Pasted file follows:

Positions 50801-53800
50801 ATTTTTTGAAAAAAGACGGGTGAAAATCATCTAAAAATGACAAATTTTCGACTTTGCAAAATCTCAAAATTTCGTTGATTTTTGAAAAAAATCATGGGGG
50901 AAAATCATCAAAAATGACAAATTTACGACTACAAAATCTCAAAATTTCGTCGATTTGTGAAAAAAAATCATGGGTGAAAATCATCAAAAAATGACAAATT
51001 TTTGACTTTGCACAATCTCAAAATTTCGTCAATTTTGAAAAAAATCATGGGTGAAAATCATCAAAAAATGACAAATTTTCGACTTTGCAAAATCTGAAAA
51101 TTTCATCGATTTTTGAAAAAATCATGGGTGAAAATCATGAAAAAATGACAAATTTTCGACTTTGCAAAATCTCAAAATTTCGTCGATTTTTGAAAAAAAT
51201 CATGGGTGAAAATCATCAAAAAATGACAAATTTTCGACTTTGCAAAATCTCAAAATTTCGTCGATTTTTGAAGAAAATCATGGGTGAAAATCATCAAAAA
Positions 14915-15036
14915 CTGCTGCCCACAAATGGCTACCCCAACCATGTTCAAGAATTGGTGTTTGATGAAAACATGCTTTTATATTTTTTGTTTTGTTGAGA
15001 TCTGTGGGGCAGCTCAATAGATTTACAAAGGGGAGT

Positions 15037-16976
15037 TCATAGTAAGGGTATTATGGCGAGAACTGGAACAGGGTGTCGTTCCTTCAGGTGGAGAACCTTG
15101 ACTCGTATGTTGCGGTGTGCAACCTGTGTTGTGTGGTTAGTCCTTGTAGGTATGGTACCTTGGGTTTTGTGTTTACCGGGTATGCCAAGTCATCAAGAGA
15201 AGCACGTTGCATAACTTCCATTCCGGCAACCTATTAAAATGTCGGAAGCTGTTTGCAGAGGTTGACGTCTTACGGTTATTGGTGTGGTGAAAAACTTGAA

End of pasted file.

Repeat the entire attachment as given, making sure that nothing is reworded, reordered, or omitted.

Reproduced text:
Positions 50801-53800
50801 ATTTTTTGAAAAAAGACGGGTGAAAATCATCTAAAAATGACAAATTTTCGACTTTGCAAAATCTCAAAATTTCGTTGATTTTTGAAAAAAATCATGGGGG
50901 AAAATCATCAAAAATGACAAATTTACGACTACAAAATCTCAAAATTTCGTCGATTTGTGAAAAAAAATCATGGGTGAAAATCATCAAAAAATGACAAATT
51001 TTTGACTTTGCACAATCTCAAAATTTCGTCAATTTTGAAAAAAATCATGGGTGAAAATCATCAAAAAATGACAAATTTTCGACTTTGCAAAATCTGAAAA
51101 TTTCATCGATTTTTGAAAAAATCATGGGTGAAAATCATGAAAAAATGACAAATTTTCGACTTTGCAAAATCTCAAAATTTCGTCGATTTTTGAAAAAAAT
51201 CATGGGTGAAAATCATCAAAAAATGACAAATTTTCGACTTTGCAAAATCTCAAAATTTCGTCGATTTTTGAAGAAAATCATGGGTGAAAATCATCAAAAA
Positions 14915-15036
14915 CTGCTGCCCACAAATGGCTACCCCAACCATGTTCAAGAATTGGTGTTTGATGAAAACATGCTTTTATATTTTTTGTTTTGTTGAGA
15001 TCTGTGGGGCAGCTCAATAGATTTACAAAGGGGAGT

Positions 15037-16976
15037 TCATAGTAAGGGTATTATGGCGAGAACTGGAACAGGGTGTCGTTCCTTCAGGTGGAGAACCTTG
15101 ACTCGTATGTTGCGGTGTGCAACCTGTGTTGTGTGGTTAGTCCTTGTAGGTATGGTACCTTGGGTTTTGTGTTTACCGGGTATGCCAAGTCATCAAGAGA
15201 AGCACGTTGCATAACTTCCATTCCGGCAACCTATTAAAATGTCGGAAGCTGTTTGCAGAGGTTGACGTCTTACGGTTATTGGTGTGGTGAAAAACTTGAA